NEW YORK (MarketWatch) -- U.S. stocks headed in mixed action to all-but certain weekly gains Friday, as equities struggled after taking a pre-open hit in the form of data pointing to the biggest job losses in five years.
"The market is reacting well to what two months ago would have been disastrous news, but that may change after next week, when we get news from corporate America and what they think for the rest of the year -- we may see some estimate guide-downs," said Art Hogan, chief market strategist at Jefferies & Co.
After up-and-down moves in a 100-point trading range, the Dow Jones Industrial Average was more recently off 13.84 points to 12,612.19, with 19 of its 30 components trading lower. General Motors Corp. led the losses, off 4%.
Blue-chip gains were led by United Technologies Corp. , up 1.3%, and Caterpillar Inc. , ahead 1.4%.
Financial stocks were among those to slide, with the Financial Select Sector SPDR down 1.4%. On the Dow, Citigroup Inc. fell 2.5%, while J.P. Morgan Chase & Co. shed 1.6%.
The S&P 500 gained 2.03 points to 1,371.34, with the energy sector fronting gains on the S&P, up 1.8%, followed by utility, ahead 1.6%.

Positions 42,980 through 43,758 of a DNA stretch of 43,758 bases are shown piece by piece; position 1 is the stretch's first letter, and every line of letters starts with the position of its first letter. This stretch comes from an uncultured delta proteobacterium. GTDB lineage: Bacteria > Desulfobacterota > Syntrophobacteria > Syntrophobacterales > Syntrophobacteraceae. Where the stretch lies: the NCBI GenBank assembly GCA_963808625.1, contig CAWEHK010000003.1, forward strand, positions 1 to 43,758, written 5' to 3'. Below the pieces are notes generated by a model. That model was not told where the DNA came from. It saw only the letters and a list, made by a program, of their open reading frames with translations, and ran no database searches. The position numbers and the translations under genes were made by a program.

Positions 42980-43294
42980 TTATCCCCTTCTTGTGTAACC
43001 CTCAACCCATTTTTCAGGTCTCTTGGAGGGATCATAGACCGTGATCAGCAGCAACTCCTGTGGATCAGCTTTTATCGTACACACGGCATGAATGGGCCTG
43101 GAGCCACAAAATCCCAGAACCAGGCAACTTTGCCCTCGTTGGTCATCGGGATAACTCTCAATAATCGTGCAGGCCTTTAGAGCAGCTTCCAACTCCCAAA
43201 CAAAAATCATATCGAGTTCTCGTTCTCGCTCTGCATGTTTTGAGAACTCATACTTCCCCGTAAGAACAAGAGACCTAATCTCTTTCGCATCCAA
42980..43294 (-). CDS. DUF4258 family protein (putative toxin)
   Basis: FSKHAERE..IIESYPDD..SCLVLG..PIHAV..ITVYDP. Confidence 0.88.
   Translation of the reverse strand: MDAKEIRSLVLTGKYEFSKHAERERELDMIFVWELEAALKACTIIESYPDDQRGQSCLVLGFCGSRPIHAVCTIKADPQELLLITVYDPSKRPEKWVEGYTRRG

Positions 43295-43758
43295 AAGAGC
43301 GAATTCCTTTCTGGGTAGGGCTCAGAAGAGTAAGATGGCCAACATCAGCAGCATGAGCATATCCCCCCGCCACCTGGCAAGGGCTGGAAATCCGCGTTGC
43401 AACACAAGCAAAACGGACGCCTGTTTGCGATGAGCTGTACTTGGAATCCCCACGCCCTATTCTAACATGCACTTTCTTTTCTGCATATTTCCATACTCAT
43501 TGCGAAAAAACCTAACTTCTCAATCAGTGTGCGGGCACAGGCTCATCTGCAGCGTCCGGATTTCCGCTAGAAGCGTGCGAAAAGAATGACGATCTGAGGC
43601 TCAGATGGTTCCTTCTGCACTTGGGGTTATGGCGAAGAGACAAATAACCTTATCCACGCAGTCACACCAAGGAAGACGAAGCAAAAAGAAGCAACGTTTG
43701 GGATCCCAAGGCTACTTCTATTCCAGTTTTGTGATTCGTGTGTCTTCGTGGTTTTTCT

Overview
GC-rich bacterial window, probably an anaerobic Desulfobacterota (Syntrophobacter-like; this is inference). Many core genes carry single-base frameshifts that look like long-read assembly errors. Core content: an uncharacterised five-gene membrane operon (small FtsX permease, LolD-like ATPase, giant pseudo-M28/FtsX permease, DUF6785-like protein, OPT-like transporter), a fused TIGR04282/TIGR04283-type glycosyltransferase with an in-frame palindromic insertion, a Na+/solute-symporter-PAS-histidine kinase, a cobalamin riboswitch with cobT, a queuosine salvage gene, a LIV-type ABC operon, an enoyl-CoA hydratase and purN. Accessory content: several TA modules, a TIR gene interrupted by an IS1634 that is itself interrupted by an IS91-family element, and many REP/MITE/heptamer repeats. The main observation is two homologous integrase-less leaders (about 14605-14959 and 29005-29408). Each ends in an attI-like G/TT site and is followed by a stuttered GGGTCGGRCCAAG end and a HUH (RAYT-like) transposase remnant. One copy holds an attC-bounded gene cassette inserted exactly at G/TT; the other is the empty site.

Telecommunications declined the most, off 1.3, while the financial sector was down 1.2%.
The Nasdaq Composite climbed 5.47 points to 2,368.77.
Dealing with bad news
"It's amazing how this market absorbs bad news since the Bear Stearns debacle," said Dave Rovelli, managing director of equity trading at brokerage Canaccord Adams Inc.
"Everybody thinks we're towards the end of the big write-downs. Let's hope there are no more hidden bombs out there," said Rovelli.
Volume at the New York Stock Exchange neared 1.3 billion shares, while 701 million shares exchanged hands on the Nasdaq. Advancing stocks edged just past those declining by an 8-to-1 count on the NYSE while running just ahead of decliners on the Nasdaq.
An hour ahead of the opening bell, stock index futures shaved strong gains after the Labor Department said U.S. employers cut back their hiring in March for the third month in a row, with the unemployment rate soaring to 5.1%, the highest since September 2005. .
On the New York Mercantile Exchange, crude-oil futures gained, with the spot month up $1.31 at $105.14 a barrel. .
Gold futures also climbed, with the contract for June delivery up $1 at $906 an ounce. .
In overseas trade, stocks in Tokyo fell, with automobile shares among those weighing on the market. .
In Europe, shares wobbled in the wake of the U.S. jobs data. .
By Kate Gibson